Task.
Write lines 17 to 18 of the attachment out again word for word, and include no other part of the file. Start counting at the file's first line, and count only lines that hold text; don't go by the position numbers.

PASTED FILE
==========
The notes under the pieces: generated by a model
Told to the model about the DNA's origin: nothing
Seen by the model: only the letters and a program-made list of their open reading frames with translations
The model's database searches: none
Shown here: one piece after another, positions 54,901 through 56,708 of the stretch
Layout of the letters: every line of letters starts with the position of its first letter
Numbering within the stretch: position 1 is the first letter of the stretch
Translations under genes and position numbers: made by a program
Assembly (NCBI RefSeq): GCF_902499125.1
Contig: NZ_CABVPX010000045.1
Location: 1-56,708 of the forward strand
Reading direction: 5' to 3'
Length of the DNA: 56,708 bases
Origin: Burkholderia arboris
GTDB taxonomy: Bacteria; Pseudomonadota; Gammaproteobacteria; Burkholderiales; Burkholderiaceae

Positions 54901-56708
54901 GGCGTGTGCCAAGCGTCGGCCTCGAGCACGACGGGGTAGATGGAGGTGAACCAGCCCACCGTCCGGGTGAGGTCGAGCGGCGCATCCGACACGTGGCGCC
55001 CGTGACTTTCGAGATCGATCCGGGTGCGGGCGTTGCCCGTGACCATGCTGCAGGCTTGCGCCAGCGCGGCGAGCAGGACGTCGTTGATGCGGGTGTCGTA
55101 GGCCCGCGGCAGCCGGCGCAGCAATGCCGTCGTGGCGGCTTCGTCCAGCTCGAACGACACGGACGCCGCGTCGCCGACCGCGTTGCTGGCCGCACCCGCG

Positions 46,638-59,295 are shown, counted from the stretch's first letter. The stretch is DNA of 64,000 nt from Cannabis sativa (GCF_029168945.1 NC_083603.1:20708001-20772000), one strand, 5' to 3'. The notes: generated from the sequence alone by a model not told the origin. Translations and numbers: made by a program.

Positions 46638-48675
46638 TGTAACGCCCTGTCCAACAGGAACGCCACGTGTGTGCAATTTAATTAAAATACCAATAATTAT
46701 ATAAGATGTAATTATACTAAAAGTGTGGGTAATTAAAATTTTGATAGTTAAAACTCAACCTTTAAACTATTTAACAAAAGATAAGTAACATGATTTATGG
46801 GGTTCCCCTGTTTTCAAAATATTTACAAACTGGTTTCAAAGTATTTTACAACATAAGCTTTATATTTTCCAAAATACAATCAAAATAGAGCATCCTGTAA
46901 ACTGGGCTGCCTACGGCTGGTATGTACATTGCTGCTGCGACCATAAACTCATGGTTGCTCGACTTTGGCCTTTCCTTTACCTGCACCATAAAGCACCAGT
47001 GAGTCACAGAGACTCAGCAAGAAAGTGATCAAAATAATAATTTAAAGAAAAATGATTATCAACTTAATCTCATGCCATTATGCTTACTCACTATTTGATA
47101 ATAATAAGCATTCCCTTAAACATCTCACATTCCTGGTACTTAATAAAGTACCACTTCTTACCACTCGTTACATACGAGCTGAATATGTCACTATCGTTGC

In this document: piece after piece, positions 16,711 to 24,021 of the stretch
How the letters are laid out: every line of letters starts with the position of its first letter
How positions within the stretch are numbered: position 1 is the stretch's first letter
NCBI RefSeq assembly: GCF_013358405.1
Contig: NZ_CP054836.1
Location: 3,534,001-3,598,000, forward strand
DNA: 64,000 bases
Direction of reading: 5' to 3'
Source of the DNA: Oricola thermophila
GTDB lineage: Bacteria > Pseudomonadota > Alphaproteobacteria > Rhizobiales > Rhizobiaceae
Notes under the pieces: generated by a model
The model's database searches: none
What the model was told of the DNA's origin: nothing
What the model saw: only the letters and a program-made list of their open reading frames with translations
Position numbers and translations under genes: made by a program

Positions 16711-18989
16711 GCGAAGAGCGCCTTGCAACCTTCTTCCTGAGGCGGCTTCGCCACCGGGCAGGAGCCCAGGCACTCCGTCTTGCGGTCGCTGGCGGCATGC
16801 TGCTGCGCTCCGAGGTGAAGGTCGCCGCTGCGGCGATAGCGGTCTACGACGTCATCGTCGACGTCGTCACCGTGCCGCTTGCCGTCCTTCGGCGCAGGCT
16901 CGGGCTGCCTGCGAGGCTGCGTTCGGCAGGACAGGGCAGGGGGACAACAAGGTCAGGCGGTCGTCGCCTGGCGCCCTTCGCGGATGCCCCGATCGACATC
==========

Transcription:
54901 GGCGTGTGCCAAGCGTCGGCCTCGAGCACGACGGGGTAGATGGAGGTGAACCAGCCCACCGTCCGGGTGAGGTCGAGCGGCGCATCCGACACGTGGCGCC
55001 CGTGACTTTCGAGATCGATCCGGGTGCGGGCGTTGCCCGTGACCATGCTGCAGGCTTGCGCCAGCGCGGCGAGCAGGACGTCGTTGATGCGGGTGTCGTA